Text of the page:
How long these two assemblages have shown this type of prey specialization, and the origins of their distinctive diet remain largely unknown, but some major factors could be at least partially explanatory. The NSS stock of herring, the main prey base for killer whales in Norwegian coastal waters, collapsed in 1970 [58, 59]. How killer whales coped with prey depletion remains unknown, however they would likely have the phenotypic plasticity to adapt to changing environments as suggested by the wide variety of prey items and elaborated feeding techniques documented throughout their range [6, 60, 61]. Whilst prey switching appears as a potential adaptive response to decreasing prey supplies for numerous predator species [62–64], it is possible that some killer whale groups had diversified their diet and developed specific foraging strategies for new prey types in response to the drastic decrease in herring biomass . Vongraven and Bisther  discussed this as a potential explanation for the observation of KI whales observed feeding in association with known herring feeding-killer whales in the spawning areas in March 1991, before splitting off into a smaller group and travelling a few miles to inshore waters where they started chasing harbor seals. The past culling of the killer whale population, organized off the central Norwegian coast as a management action to preserve the remaining herring, may also have played a role in the niche diversification process [66, 67]. In 1969 and 1970, 167 and 201 killer whales were culled, respectively, over a 100 x 50 km area and within a few weeks. Entire groups were apparently never culled, and catch records showed a general lack of small individuals and a skewed sex ratio of 2M:1F . Due to differential roles played by key members in cetacean societies and social transmission of matrilineal-based prey specializations in killer whales, feeding strategies may have been lost in culled groups, jeopardizing feeding success if key members were removed, and promoting potential changes in diet [68, 69].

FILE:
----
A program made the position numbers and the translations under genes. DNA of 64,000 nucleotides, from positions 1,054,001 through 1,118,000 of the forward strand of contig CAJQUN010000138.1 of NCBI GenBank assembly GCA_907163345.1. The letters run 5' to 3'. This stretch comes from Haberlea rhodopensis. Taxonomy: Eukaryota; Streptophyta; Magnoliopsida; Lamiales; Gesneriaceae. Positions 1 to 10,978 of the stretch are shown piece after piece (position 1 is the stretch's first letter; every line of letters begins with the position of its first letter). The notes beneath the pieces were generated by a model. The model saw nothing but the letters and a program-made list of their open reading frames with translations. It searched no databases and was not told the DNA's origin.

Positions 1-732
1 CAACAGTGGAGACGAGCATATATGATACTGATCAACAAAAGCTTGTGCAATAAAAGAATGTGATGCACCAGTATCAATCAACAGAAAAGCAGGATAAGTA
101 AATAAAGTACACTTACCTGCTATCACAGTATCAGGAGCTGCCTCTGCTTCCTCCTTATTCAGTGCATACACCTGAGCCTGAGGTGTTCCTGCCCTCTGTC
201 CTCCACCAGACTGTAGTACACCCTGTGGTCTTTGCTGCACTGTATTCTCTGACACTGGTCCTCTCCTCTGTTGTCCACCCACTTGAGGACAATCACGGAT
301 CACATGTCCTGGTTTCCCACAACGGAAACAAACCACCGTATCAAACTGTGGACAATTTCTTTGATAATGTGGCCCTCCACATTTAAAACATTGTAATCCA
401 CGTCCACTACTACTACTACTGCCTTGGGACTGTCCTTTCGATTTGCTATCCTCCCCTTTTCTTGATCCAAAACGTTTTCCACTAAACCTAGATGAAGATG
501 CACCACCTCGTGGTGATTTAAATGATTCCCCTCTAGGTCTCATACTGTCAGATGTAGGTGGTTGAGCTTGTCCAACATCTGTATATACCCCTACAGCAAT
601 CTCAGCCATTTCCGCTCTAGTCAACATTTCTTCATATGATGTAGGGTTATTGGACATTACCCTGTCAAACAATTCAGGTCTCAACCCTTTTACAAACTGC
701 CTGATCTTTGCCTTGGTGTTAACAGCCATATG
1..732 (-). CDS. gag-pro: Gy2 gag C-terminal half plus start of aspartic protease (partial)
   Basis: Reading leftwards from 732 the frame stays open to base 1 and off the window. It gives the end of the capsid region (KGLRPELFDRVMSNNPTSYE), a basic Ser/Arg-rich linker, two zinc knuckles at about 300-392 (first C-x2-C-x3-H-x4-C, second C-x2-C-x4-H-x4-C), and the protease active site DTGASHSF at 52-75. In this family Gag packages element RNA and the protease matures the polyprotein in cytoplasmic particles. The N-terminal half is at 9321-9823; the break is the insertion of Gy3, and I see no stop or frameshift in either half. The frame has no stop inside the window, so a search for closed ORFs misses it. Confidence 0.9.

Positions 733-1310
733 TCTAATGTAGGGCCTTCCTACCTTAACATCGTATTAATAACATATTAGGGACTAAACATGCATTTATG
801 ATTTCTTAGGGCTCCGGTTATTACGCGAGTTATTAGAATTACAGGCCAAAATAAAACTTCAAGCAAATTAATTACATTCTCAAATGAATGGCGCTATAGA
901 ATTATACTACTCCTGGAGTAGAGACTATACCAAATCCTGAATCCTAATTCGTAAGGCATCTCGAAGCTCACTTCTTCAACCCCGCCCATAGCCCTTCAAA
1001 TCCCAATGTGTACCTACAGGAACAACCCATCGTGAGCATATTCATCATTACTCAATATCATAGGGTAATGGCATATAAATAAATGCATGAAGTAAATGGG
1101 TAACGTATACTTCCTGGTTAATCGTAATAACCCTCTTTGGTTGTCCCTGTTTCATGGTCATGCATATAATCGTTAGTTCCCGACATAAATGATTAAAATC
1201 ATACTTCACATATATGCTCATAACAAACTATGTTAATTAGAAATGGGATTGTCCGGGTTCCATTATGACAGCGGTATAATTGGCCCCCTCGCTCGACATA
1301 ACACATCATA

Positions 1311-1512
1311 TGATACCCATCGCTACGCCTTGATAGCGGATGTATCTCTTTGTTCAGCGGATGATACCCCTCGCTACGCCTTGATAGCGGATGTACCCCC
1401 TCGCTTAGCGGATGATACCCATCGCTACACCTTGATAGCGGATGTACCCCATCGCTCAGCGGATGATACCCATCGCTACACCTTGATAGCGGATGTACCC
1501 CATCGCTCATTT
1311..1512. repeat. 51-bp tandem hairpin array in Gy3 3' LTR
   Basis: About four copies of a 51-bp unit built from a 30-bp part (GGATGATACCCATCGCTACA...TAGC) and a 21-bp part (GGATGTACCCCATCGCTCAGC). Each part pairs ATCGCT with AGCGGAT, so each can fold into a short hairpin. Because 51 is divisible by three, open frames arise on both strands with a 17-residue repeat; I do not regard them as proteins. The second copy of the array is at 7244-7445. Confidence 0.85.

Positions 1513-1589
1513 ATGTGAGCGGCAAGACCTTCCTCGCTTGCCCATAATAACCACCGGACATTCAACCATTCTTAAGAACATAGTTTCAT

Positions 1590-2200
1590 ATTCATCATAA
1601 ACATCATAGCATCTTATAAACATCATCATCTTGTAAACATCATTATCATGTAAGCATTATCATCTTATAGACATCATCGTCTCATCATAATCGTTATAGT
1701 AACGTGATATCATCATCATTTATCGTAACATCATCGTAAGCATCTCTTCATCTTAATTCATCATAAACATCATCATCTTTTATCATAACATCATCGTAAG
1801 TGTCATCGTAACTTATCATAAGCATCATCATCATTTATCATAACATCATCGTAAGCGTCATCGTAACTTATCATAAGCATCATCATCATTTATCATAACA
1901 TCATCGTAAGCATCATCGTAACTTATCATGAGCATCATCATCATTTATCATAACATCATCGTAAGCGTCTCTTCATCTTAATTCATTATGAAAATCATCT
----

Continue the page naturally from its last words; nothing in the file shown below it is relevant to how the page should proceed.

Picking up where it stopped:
This study revealed two assemblages of killer whales that persistently fed on seal prey and displayed parallel adaptations to that of pinniped-feeding killer whales from other regions, suggesting a certain degree of prey specialization. It remains, however, unknown as to whether KI and K whales are seasonal prey-specialists, switching between different prey types, or if they specialize on mammals year-round. Despite the observations of KI and K whales fitting well with the distribution of pinniped prey over the years, all observations have been recorded within coastal areas covered by the annual migration of the NSS herring. Thus, further analyses of dietary markers in biopsy samples are warranted, and this will constitute a research priority in order to conclude on the degree of prey specialization of these whales.
We wish to thank Mellemværftet in Kristiansund and its residents for hospitality and accommodation during the fieldwork period 1988–1993. Tiu Similä gave us access to the identification catalogue from her long-term killer whale study. We are very grateful to photographers Nils Aukan, Ingar Øien, Camilla Ilmoni, Marten Bril, Inaki Aizpurua Quirogua, Laura Riem, Anders Frantzen, Camilla Figenschou, Simen Olsen, Steve Baines, Piet van den Bemd and Isabelle Dupré whose material contributed to building the sighting history of the seal-feeding killer whale groups in this study. We also thank Sea Safari Andenes, Arctic Whale Tours and Stø Safari for their involvement in this study by reporting killer whale sightings.